If the 2016 Presidential Election was remade into the ’50s era movie musical Grease, Mitt Romney would be the perfect pick to play Sandy.
We all remember how quiet, poodle skirt-wearing Sandy transforms into a leather-clad heartbreaker with big hair who finally steals Danny’s heart. I’m not endorsing the movie’s teaching that high heels and copious amounts of eyeliner form the path to true love. Let’s be real, guys, old-look Sandy was our first celebrity crush.
But I do argue that it gives us an apt political analogy for Mitt’s most recent participation in the timeless game of hard-to-get.
Close your eyes and visualize Mitt circa 2012—yep, that GOP candidate with the Gap Jeans and the smile that sings, “I’m going to lose, aren’t I?” His past successes in industry and the All-American image are endearing, but Danny (the American electorate) gets bored very quickly these days. How could we forget the Election Day breakup? You’re really great, Mitt, and you’re going to make someone really happy one day, but… this isn’t going to work.
Now, the scorned-lover Romney could’ve sat home with his fortune, chuckled at the unnerving percentage of Americans who still believe his real first name is “Mittens,” and sunk into relative obscurity. But that’s not how Mitt responds to heartbreak. Rather, he’s adopted a strategy of flirtation that has the country asking him “Call Me, Maybe?”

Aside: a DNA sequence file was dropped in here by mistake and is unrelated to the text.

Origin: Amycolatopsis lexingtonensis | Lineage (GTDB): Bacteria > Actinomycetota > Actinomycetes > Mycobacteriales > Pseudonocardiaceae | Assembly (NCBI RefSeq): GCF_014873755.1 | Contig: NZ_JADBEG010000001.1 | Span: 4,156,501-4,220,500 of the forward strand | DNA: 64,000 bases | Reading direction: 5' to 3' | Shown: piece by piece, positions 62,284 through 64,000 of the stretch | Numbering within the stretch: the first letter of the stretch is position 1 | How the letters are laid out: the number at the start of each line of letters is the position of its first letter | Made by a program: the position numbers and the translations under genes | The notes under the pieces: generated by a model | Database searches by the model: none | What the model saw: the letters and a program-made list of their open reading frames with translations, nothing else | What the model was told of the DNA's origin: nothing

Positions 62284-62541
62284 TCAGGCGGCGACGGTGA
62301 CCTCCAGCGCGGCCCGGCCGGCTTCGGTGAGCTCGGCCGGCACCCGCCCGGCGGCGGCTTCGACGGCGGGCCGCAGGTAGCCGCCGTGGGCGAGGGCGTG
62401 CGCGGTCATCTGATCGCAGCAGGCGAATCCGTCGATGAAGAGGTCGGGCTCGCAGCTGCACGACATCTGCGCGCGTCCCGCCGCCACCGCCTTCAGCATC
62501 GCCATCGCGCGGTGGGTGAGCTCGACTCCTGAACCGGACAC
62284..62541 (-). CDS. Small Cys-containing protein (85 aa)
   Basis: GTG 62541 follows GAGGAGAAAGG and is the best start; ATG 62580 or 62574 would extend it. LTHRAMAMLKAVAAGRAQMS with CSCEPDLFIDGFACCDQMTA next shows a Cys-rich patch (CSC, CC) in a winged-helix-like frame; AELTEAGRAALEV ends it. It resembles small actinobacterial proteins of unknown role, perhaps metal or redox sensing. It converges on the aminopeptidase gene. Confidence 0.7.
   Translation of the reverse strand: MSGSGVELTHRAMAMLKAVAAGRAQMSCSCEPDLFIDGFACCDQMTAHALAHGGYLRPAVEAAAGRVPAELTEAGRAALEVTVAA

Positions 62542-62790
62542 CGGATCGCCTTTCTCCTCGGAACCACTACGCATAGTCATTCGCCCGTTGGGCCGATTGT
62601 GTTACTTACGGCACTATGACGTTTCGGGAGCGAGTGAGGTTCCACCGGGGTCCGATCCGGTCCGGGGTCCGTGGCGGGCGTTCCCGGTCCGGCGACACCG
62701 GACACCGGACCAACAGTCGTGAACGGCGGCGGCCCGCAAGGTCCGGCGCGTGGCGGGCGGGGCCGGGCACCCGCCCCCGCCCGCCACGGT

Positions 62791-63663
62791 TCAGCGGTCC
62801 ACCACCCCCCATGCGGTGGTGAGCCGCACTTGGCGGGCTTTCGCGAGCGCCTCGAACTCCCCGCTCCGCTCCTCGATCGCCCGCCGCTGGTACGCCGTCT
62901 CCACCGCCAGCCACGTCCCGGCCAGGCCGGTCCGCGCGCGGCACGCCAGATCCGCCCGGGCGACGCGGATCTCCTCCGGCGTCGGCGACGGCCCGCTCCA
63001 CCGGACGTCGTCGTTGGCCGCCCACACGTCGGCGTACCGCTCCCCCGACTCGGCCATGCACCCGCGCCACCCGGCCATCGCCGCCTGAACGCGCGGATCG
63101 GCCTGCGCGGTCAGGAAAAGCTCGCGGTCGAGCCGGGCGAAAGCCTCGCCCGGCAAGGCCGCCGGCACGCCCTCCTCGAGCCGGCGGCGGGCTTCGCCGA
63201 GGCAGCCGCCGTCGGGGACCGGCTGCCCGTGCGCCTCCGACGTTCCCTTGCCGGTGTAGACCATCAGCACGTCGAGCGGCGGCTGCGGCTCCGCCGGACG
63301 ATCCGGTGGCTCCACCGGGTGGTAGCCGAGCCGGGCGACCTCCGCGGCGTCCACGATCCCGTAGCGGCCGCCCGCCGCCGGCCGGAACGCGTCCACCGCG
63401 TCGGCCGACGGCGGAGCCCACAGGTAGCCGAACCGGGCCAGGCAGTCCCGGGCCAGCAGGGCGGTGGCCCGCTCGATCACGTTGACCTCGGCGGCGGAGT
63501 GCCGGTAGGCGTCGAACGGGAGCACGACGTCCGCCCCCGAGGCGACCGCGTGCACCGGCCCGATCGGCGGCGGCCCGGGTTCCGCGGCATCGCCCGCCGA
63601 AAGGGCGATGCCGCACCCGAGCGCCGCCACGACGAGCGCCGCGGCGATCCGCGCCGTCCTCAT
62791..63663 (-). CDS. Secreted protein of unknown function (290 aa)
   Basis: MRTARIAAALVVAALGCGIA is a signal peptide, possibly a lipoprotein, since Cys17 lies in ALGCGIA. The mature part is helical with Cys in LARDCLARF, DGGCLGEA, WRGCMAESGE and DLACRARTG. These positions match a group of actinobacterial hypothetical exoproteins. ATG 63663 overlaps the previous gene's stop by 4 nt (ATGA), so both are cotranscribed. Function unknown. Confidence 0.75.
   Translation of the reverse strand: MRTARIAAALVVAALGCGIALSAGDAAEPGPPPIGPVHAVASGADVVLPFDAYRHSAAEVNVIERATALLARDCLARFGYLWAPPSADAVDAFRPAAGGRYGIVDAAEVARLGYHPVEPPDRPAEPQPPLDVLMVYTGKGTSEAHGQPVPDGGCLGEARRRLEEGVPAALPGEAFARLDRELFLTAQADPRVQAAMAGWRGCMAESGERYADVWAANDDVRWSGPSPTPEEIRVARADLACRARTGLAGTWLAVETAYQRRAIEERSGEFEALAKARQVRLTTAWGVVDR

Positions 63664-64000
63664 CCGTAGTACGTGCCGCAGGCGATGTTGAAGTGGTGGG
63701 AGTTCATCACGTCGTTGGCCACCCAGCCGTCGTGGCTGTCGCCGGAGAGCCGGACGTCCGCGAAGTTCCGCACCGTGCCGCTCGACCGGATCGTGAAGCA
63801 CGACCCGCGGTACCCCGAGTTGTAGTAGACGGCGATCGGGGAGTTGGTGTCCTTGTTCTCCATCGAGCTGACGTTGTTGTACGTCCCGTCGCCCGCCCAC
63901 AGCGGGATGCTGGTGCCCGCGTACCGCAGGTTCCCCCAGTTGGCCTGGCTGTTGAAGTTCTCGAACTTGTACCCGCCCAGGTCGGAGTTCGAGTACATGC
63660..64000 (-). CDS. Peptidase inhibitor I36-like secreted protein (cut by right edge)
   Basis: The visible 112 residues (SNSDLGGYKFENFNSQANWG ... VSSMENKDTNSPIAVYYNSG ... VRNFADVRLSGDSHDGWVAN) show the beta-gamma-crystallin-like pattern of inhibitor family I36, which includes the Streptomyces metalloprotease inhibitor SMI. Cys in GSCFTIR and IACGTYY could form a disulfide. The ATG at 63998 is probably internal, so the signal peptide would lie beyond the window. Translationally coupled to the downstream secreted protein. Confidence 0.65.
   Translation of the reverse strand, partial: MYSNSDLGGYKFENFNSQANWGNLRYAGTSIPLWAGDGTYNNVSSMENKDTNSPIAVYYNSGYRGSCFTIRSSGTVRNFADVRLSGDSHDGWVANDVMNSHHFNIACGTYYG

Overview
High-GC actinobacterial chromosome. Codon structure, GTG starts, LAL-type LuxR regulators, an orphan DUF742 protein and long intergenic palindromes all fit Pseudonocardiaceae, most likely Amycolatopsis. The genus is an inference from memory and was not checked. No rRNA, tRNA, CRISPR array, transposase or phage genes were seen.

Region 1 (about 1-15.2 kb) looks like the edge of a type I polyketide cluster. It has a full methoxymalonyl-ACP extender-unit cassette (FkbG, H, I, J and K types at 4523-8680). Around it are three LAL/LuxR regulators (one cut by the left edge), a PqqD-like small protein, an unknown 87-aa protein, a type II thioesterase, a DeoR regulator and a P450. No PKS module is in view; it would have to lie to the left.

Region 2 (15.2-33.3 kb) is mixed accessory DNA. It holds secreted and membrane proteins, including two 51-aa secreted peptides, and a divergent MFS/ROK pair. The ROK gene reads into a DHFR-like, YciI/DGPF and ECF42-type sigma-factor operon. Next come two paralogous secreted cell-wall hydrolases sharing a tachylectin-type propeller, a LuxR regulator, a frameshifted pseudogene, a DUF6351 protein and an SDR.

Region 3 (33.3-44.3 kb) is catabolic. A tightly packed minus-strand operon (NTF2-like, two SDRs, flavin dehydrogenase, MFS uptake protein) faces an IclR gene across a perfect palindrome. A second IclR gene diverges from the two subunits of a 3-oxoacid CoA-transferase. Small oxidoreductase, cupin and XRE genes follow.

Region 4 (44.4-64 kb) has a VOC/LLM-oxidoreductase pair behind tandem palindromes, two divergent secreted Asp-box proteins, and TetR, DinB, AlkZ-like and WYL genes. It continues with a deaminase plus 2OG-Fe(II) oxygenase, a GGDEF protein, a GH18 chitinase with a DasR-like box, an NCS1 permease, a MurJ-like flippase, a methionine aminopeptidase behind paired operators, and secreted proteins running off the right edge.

Think about it—Mitt releases a documentary that literally chronicles the failures of his 2012 campaign, and the American public is swept off of its feet by amorous nostalgia. If you thought Old Mitt wasn’t edgy enough, maybe you feel your heart skip a beat every time he casually plants an op-ed expressing his vision for America or makes a surprise appearance on cable news networks.
And what’s more flirtatious than going from saying, “No, I’m not running for President again” to, “I’m monitoring the situation” in the span of a year? Some might label that #MiddleSchool, but I argue that it’s an ingenious example of political psychology.
Slowly but surely, Mitt is making America feel like it made a regrettable mistake, and that he’s the one it wanted to dance with all along. And for now, it seems to be working.
In actuality, there are many arguments to be made against Mitt’s subtle hints. When we’re speaking of political legacies, time always seems to heal wounds. Mitt’s drubbing of President Barack Obama in CNN’s most recent “What if?” poll can be as much a product of the president’s own growing unpopularity as it is a consequence of Mitt’s perceived reputation boost. Talk show appearances and editorials from former candidates are pretty commonplace. And Mitt’s recent refusal to declare a party affiliation on his Utah voter registration doesn’t necessarily lend credence to Third-Party Candidate conspiracy theories.
Romney’s wooing of the American electorate could be a decoy or just the latest fad in a GOP field without a clear front-runner for 2016. But if Grease can serve as a viable indication, it can be much, much more than just some “Summer Loving.”
Featured Image by John Bazemore / AP Photo